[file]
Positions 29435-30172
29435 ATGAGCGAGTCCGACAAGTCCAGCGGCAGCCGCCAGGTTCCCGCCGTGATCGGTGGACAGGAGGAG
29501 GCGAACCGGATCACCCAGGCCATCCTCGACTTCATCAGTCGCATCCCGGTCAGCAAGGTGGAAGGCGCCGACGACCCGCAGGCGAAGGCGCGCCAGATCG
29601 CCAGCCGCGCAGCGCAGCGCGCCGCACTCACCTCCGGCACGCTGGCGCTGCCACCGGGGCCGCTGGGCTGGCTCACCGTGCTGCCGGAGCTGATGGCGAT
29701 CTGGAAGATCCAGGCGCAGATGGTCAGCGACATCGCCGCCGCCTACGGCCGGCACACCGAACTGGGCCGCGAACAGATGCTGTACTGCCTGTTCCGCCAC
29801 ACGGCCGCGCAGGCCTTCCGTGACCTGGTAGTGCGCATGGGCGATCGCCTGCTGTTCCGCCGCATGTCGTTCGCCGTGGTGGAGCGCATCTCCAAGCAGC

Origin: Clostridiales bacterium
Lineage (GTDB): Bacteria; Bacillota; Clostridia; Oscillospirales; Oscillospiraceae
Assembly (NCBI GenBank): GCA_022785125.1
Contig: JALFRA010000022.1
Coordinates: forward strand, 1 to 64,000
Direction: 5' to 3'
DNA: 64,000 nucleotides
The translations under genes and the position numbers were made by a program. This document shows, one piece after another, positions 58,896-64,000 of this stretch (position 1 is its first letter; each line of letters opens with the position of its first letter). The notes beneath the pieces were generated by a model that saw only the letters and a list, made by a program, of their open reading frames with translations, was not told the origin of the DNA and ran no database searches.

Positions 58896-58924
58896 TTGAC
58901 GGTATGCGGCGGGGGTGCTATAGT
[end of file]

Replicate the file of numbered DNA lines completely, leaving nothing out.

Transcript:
Positions 29435-30172
29435 ATGAGCGAGTCCGACAAGTCCAGCGGCAGCCGCCAGGTTCCCGCCGTGATCGGTGGACAGGAGGAG
29501 GCGAACCGGATCACCCAGGCCATCCTCGACTTCATCAGTCGCATCCCGGTCAGCAAGGTGGAAGGCGCCGACGACCCGCAGGCGAAGGCGCGCCAGATCG
29601 CCAGCCGCGCAGCGCAGCGCGCCGCACTCACCTCCGGCACGCTGGCGCTGCCACCGGGGCCGCTGGGCTGGCTCACCGTGCTGCCGGAGCTGATGGCGAT
29701 CTGGAAGATCCAGGCGCAGATGGTCAGCGACATCGCCGCCGCCTACGGCCGGCACACCGAACTGGGCCGCGAACAGATGCTGTACTGCCTGTTCCGCCAC
29801 ACGGCCGCGCAGGCCTTCCGTGACCTGGTAGTGCGCATGGGCGATCGCCTGCTGTTCCGCCGCATGTCGTTCGCCGTGGTGGAGCGCATCTCCAAGCAGC

Origin: Clostridiales bacterium
Lineage (GTDB): Bacteria; Bacillota; Clostridia; Oscillospirales; Oscillospiraceae
Assembly (NCBI GenBank): GCA_022785125.1
Contig: JALFRA010000022.1
Coordinates: forward strand, 1 to 64,000
Direction: 5' to 3'
DNA: 64,000 nucleotides
The translations under genes and the position numbers were made by a program. This document shows, one piece after another, positions 58,896-64,000 of this stretch (position 1 is its first letter; each line of letters opens with the position of its first letter). The notes beneath the pieces were generated by a model that saw only the letters and a list, made by a program, of their open reading frames with translations, was not told the origin of the DNA and ran no database searches.

Positions 58896-58924
58896 TTGAC
58901 GGTATGCGGCGGGGGTGCTATAGT